Thursday, July 21, 2016

ECB Holds Rates Steady; Leaves Door Open for Stimulus Later This Year

The European Central Bank announced this morning that they were holding rates steady, meeting market and analyst expectations for their July meeting.  The main refinancing rate remains at 0%, the deposit rate is steady at minus 0.4%, the marginal lending facility rate at 0.25% and the ECB held their Quantitative Easing position at a monthly €80 Billion.  None of this came as a surprise to world markets which have thus far stabilized since the surprising Brexit vote in June.

Caution was the order of the day as the Central Bank adopted a "wait and see" attitude, postponing any decisions until their September 8th meeting.  There's growing speculation that an increase in Quantitative Easing could be announced then, however in his post-announcement speech Mario Draghi stated, "We confirm that the monthly asset purchases of 80 billion euros are intended to run until the end of March 2017, or beyond, if necessary, and in any case until the Governing Council sees a sustained adjustment in the path of inflation consistent with its inflation aim." 

Haven't we heard that before?  It sounds very similar to the tune sung by the US Federal Open Markets Committee throughout the final year of QE3 here in the States. Essentially, yes they have an end-date, yes there's a fixed amount planned into the process, but oh by the way, that end date will ultimately be data dependent based upon the prospects for normalized inflation, defined both in Europe and in the US as 2%.  With the current rate of inflation in the Eurozone sitting at 0.1% following a year of deflation, that March 2017 target looks like a pipe-dream.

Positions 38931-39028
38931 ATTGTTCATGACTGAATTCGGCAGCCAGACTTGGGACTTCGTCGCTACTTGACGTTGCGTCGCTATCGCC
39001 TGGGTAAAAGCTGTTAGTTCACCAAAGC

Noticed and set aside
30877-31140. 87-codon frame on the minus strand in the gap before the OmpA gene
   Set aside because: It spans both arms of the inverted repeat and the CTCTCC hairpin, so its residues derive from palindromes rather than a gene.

Draghi briefly addressed Brexit in his speech, saying "All we can say is that it is a risk that has materialized and it is a downside risk." This, too, is inline with the wait-and-see attitude that permeated the speech, and it's consistent with the approach being taken in the UK and US.  With the pending start of UK separation delayed until some time in 2017, fears of immediate turmoil have abated and none of the Central Banks are eager to take any action that might upset the tentative stability world economies have experienced over the last 3 weeks.  The word from all of them is that additional data is needed before any action (if action is warranted) can be considered.

With no major policy changes coming out of the ECB this month, the focus will now shift to Janet Yellen and the FOMC announcement on July 27th.  As with the ECB, no policy changes are anticipated in the US either, although the robust reaction of the stock market this month, combined with good corporate earnings and relatively good economic data have analysts anticipating a softening of the extreme dovish tone in their guidance on interest rates.  At this point, the market has factored in a 19.5% probability of a rate hike on September 21, up from 12% a week ago.  A December 14th rate hike probability has jumped to 40%, up from 30% last week.  It will be interesting to check these numbers following Yellen's announcement next week.

For now, it looks like the remainder of the summer will be uneventful from a Central Bank perspective.  That leaves only earnings and economic data to drive the markets, and both have been trending positive for much of July.

Happy Trading.

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